was no Reformed church at Skippack, and Pannebecker
no doubt worshipped with his wife's people, the Mennonites.
Comment: There is much conflicting and
often circumstantial evidence such as the above that can point
to possibilities for Hans Peter having been Mennonite, Quaker,
or Lutheran. Governor Pennypacker's work will be discussed fully
elsewhere on this site. The absence of any UMs in the Kriegsheim
Mennonite records would dispute Pennypacker's claim that they
were Mennonites. Remember that Pennypacker was convinced, erroneously,
that Hans Peter was from Krefeld. This is perhaps a case of circular
reasoning on the part of Pennypacker - if Hans Peter was from
Krefeld and all or most of the Krefeld immigrants were Mennonites,
then so must Hans Peter have been Mennonite. Since it's been proven
that Hans Peter was from Kriegsheim, based on the passport requests,
any conclusion drawn by Pennypacker as to Hans Peter's religion
has to be considered in that light, and perhaps even completely
Smith as quoted elsewhere:
Smith is quoted in 1935 Hull, on page 289
in footnote number 365 states: "There is a brief memorandum
in the Karlsruhe archives, dated
Kriegsheim District, Florsheim, August 11, 1684,
as follows: 'The Quakers at Kriegsheim, formerly Mennonites but
now Quakers: Henrich Gerhards, Peter Schumacher, Georg Schumacher's
widow, Johannes Castle, Stofel Morett, Johannes Gerhard's widow."
Pfals Generalia, 4337 (quoted by C. H. Smith*, op. cit., p.94,
footnote). He is referring to Smith's footnote #24, above.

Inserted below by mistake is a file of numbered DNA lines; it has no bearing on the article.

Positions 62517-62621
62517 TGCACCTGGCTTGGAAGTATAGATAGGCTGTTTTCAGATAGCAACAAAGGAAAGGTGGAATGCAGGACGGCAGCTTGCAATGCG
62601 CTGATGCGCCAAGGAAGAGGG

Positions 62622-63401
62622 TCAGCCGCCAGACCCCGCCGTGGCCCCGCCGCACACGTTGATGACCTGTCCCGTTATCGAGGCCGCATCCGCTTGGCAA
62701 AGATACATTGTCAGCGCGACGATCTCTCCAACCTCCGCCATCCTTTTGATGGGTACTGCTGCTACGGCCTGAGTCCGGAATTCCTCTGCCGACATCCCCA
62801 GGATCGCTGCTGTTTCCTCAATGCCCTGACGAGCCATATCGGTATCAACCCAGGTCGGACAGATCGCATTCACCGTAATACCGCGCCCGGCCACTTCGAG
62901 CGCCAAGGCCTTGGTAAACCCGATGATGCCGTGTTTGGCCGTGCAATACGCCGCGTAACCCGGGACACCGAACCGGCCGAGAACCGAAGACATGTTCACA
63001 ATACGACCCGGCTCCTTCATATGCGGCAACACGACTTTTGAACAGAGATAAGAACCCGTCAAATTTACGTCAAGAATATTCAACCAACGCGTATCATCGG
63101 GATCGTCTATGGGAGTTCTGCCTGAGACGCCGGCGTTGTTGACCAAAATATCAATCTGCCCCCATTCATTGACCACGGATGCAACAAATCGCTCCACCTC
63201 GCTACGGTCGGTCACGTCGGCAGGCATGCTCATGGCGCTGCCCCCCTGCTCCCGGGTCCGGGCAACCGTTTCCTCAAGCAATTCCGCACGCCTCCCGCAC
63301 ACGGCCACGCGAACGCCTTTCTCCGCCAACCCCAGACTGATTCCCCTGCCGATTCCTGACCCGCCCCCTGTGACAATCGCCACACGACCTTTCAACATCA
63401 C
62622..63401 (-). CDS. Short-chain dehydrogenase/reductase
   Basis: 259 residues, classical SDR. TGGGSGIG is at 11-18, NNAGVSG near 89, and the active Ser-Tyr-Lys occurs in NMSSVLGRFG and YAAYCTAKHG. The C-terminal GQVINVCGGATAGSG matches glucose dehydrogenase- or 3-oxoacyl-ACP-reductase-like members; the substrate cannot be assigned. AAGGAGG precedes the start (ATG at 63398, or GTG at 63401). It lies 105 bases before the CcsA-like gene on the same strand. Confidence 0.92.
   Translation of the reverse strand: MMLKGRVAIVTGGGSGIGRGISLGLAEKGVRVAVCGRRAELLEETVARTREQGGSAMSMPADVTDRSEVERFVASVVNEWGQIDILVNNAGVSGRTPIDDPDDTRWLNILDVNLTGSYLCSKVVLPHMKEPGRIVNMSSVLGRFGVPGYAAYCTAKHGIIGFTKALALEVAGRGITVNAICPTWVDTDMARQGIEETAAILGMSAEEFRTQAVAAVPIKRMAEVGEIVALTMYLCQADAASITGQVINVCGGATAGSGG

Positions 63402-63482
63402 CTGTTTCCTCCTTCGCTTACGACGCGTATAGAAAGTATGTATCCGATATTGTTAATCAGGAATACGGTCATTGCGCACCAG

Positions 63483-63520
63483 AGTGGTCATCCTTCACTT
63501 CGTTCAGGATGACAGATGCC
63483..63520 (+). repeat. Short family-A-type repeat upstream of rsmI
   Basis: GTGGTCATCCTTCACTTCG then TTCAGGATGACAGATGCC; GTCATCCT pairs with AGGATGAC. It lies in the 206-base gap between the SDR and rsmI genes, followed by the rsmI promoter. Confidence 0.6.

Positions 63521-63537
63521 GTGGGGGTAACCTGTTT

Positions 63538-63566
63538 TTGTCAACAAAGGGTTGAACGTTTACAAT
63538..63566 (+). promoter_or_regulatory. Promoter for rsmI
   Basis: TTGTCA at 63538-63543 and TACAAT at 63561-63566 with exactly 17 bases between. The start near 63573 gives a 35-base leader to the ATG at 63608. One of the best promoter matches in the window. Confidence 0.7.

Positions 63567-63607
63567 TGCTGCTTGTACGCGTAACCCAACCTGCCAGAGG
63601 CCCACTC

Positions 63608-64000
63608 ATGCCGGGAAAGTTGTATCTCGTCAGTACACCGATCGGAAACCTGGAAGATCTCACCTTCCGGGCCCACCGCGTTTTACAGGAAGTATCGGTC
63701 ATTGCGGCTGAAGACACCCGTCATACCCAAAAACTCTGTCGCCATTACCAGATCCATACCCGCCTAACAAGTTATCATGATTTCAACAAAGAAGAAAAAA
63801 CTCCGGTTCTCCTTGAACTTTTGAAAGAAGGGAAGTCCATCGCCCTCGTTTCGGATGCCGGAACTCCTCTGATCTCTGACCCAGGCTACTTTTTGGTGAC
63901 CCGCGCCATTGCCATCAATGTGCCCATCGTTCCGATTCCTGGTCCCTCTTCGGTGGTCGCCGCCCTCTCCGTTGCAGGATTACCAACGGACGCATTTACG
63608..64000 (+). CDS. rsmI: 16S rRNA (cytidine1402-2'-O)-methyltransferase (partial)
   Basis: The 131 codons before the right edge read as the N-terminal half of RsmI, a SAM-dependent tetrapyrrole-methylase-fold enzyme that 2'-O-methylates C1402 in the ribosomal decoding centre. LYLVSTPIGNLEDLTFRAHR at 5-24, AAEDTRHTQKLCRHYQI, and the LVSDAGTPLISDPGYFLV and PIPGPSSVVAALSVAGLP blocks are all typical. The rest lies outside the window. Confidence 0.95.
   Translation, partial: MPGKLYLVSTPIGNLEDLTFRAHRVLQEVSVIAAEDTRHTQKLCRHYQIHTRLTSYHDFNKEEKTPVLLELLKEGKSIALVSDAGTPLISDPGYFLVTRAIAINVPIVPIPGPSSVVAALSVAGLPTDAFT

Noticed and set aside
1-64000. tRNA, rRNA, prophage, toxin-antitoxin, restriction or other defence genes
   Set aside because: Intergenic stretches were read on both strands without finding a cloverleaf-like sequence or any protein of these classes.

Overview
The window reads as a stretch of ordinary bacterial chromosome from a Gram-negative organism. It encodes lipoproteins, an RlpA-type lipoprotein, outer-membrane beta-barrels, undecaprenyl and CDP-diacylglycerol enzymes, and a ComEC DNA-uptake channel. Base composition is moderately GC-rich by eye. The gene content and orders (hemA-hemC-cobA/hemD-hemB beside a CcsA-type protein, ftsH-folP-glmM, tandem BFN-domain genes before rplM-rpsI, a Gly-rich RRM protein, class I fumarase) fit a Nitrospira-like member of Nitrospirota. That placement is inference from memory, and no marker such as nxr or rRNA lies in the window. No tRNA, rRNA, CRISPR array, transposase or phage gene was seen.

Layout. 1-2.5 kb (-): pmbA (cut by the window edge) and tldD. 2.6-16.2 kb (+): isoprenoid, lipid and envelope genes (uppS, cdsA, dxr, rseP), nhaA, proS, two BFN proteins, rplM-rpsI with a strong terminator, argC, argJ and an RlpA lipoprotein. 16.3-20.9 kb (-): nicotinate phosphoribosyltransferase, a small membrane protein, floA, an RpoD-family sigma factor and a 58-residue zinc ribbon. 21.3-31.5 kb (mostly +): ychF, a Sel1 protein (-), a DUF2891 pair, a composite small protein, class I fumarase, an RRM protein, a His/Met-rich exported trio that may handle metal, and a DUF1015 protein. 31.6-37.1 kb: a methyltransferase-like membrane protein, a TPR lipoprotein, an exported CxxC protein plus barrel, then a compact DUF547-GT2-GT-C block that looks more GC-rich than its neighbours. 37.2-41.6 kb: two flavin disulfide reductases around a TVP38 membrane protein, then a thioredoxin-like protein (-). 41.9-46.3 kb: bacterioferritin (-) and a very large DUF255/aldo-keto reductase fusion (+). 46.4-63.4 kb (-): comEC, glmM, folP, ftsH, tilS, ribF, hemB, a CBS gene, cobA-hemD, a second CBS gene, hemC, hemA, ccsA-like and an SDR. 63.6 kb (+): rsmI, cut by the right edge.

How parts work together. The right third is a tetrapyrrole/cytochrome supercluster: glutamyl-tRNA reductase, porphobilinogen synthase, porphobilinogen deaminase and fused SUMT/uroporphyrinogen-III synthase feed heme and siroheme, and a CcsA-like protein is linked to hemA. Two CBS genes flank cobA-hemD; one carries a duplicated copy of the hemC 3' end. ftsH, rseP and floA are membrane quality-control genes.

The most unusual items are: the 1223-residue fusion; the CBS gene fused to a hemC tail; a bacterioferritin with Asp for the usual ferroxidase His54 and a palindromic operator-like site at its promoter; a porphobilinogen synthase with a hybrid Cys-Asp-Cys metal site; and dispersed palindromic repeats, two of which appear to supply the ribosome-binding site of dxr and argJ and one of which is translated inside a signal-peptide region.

The "brief memorandum," appears to refer to Item #4337
Fol 42, of the original Kriegsheim documents. See "1684
THIS DOCUMENT IS DATED HOCHHEIM, August 11, 1684, NOT Kriegsheim
District or Florsheim.
Smith is also quoted in the book BERNESE
ANABAPTISTS, Delbert L Gratz, The Mennonite Historical Society,
Goshen College, Goshen, Indiana 1953. This book contains no direct
reference to Hans Peter, but this statement needs to be considered.
Page 41 of BERNESE ANABAPTISTS states: "The first emigrants from the Palatinate
to leave for America left from Kriegsheim in 1685 (33). Two brothers, Peter and Isaac Schuhmacher, joined
the Germantown, Pennsylvania, Mennonite-Quaker settlement that
had been founded by persons from Krefeld two years earlier (34).
However, the Mennonite stream of emigration did not begin until
1707, when a number of of families arrived at Germantown. Later
this settlement spread north into the Skippack region."
Footnote (33): "Possibly descendants